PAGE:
Vietnam National Museum of History

This is one of those rare medium-size national museums that is as intriguing from the outside as it is from within.

The building was the invention of Ernest Hebard who attempted to combine Vietnamese and French designs in the refurbishment between 1925 and 1932 of a structure originally built in 1910 to house the Ècole Française d’Extréme Orient (French School of the Far East). Hence the intriguing edifice. The government acquired the building in 1958.

I wasn’t quite sure what to expect of the collection, but I knew there were specific areas of Vietnamese history that I was interested in; the enigmatic Oc Eo culture of Southern Vietnam, the fascinating Dong Son culture of Northern Vietnam and the early fifteenth century. Was that too much of a tall order? I was not at all disappointed by the impressive collection on the two floors of artefacts in a multitude of mediums; stone, wood, metal, ceramic, mother-of-pearl and of various sizes. In fact, I learnt much more about the two cultures then I ever did from reading a handful of Southeast Asian history books. The lighting was good, though reflections off the glass cases made for a reduced experience.

Relics of Dong Son culture
PHOTOGRAPH BY Clifford Pereira

I grew up with the Vietnam War as daily news for much of my childhood and I do remember the distressing sight of naked children running after a napalm attack at the end of that war and that iconic helicopter evacuation on my black and white TV. The end of that war was a relief to be sure, if only because of its constant newsfeed. But personally, the visit to this museum recalled a story of a region divided into two cultural zones, northern and southern, who were at loggerheads for thousands of years. Could this unified state which has become an economic miracle really have a peaceful future? The historic voices of the country, north and south, the coast and the inland mountains are all represented in the museum. The fact that the national museum chose to cover such a diverse history is reflective of its intentions and the future of Vietnam does look hopeful.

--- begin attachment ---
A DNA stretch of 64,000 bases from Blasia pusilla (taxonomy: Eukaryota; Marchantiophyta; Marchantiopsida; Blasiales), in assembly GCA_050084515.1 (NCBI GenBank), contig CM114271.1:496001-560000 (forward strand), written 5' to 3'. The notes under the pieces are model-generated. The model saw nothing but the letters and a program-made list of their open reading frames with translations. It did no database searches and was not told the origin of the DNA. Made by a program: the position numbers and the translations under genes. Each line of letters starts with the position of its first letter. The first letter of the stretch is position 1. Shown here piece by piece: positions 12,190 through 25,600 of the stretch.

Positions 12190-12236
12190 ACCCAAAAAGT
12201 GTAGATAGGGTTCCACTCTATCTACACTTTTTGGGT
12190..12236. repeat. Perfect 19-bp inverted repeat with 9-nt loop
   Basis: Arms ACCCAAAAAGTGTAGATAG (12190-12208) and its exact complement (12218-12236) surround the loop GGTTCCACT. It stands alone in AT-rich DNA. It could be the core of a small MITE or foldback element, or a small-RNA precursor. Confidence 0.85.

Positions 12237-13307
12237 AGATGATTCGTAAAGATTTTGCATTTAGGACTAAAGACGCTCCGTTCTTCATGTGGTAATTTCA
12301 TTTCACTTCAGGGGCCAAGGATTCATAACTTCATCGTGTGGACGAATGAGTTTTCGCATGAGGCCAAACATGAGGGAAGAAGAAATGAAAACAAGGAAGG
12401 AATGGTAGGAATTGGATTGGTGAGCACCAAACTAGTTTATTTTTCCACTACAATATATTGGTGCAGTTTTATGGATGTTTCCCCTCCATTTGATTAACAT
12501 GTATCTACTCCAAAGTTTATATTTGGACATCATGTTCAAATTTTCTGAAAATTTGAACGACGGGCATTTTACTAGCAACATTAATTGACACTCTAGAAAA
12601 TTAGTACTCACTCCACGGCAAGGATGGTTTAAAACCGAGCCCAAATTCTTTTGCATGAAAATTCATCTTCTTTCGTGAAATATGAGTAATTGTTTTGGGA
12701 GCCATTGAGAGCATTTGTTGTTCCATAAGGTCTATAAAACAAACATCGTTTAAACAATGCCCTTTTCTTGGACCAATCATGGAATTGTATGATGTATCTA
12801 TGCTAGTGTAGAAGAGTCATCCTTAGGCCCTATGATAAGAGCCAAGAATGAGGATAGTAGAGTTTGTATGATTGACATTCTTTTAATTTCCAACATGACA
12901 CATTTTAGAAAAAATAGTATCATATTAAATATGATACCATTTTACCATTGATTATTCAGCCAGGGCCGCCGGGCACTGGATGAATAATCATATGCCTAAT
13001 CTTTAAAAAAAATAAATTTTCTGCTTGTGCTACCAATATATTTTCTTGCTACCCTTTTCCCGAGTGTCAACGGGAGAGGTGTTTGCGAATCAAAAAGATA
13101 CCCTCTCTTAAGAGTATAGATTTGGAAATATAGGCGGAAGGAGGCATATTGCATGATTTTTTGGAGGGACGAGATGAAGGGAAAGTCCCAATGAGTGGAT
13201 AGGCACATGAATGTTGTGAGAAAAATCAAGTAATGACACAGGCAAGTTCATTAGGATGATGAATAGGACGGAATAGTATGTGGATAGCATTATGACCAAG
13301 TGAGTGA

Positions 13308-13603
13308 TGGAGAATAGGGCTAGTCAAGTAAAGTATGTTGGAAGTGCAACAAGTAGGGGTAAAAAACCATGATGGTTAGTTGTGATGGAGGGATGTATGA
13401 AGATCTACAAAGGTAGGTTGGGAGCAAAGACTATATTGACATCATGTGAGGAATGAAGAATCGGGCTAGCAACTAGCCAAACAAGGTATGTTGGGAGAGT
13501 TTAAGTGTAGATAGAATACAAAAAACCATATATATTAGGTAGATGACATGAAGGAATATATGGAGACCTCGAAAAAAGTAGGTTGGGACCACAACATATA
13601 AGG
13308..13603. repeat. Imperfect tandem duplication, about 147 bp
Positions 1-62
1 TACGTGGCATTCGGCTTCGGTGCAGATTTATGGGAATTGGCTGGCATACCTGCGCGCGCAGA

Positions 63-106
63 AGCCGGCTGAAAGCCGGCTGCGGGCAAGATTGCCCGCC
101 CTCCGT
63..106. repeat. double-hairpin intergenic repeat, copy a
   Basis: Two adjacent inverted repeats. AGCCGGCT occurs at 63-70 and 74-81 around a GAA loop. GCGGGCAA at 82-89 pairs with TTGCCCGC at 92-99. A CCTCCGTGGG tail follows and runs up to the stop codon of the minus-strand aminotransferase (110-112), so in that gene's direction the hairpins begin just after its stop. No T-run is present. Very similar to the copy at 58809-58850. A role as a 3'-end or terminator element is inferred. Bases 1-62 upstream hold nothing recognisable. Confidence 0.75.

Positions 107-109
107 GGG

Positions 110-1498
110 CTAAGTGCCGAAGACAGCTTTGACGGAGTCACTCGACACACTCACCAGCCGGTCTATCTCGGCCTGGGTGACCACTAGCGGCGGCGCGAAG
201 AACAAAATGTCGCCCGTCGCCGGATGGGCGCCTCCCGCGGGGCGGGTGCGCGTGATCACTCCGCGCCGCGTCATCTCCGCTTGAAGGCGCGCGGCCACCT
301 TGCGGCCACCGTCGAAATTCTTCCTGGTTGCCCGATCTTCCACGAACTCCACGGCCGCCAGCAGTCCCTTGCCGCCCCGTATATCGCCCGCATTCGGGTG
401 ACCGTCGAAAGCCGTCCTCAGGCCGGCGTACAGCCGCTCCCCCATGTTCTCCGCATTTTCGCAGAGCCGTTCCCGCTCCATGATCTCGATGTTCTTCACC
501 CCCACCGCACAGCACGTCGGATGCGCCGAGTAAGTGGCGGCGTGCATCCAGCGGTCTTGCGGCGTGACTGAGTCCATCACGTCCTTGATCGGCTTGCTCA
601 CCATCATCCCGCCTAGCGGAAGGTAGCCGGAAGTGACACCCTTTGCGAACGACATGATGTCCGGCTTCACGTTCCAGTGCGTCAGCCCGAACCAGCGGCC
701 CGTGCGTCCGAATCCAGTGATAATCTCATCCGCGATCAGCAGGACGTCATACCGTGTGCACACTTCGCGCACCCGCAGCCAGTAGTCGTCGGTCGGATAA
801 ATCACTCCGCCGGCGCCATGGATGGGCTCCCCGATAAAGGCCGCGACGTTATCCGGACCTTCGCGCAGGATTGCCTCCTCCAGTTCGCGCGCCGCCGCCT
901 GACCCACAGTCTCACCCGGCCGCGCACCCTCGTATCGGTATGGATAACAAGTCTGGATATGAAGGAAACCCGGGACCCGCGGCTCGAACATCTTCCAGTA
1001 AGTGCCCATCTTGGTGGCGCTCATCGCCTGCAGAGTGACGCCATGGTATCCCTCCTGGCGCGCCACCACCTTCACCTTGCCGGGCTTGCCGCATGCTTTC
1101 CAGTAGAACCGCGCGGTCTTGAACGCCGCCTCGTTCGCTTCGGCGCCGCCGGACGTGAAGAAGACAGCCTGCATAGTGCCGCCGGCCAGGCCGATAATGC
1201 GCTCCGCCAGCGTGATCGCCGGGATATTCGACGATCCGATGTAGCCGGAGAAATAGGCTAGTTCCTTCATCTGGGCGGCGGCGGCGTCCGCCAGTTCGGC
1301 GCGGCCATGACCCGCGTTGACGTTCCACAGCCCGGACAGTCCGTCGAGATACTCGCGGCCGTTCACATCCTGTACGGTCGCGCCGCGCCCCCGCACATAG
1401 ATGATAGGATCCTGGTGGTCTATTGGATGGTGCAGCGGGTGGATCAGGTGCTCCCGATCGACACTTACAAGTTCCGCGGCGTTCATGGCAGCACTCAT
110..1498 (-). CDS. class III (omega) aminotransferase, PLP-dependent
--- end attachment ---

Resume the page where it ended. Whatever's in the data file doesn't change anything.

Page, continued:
The English signage is not perfect, and I would suggest that potential visitors read at least a brief tourist guide to Vietnamese history so that they are armed with a timeline and some idea of the differing localities. The lunch break is strictly adhered to and I found I needed more time. I had to come back in the afternoon and buy another ticket. Depending on your interest I would suggest one to two hours for the visit.

Museum Information:

Location: 1 Pham Ng? L?o, Hoan Klem, Ha Noi, Vietnam.

Telephone: 0102379059.

Admission: 40,000 Dong.

Opening Hours: Daily 08:00-12:00 and 13:30-17:00


Telephone: 0102379059.

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Clifford Pereira FRGS

Hailing from Mombasa, Kenya. Cliff's research interests began in 1982 when he first travelled Asia following the routes of the epic voyages of the Fifteenth century Chinese admiral Zheng He. He later graduated with a BA(Hons) in Geography with Asian Studies (Ulster University). After a career in tourism Cliff became a fellow of the Royal Geographical Society (with IBG). He returned to historical research in 2001 on a variety of themes leading to an exhibition at the Royal Geographical Society on the Bombay Africans (2007) and is regarded as the world specialist on the subject. Cliff was Honorary Research Assistant to Royal Holloway's Geography Department (2011-2014) and Visiting Research Assistant to Dalian Maritime University, China (2011-2015). Cliff was researcher-curator on the Bait-Jelmood Museum, Qatar (2013-2016) and research-curator for the National Museum of Qatar, specialising in the Portuguese presence in the Indian Ocean (2016-2018). Cliff was Visiting Research Assistant at the University of Hong Kong (2016-2023). He completed a MA(Res) on the History of Africa and the African Diaspora (University of Chichester) with distinction in 2021. He is presently distance-working on the African collection of the Museum of Anthropology (MOA) at UBC Vancouver, Canada and continues to research and consult for a number of UK heritage institutions. He describes himself as a historical geographer and has been a speaker on various subjects in China, Malaysia, Canada, USA, South Africa, Italy, the UK and on the cruise liners Silversea and Swan Hellenic. He has numerous papers and chapters in publications around the world.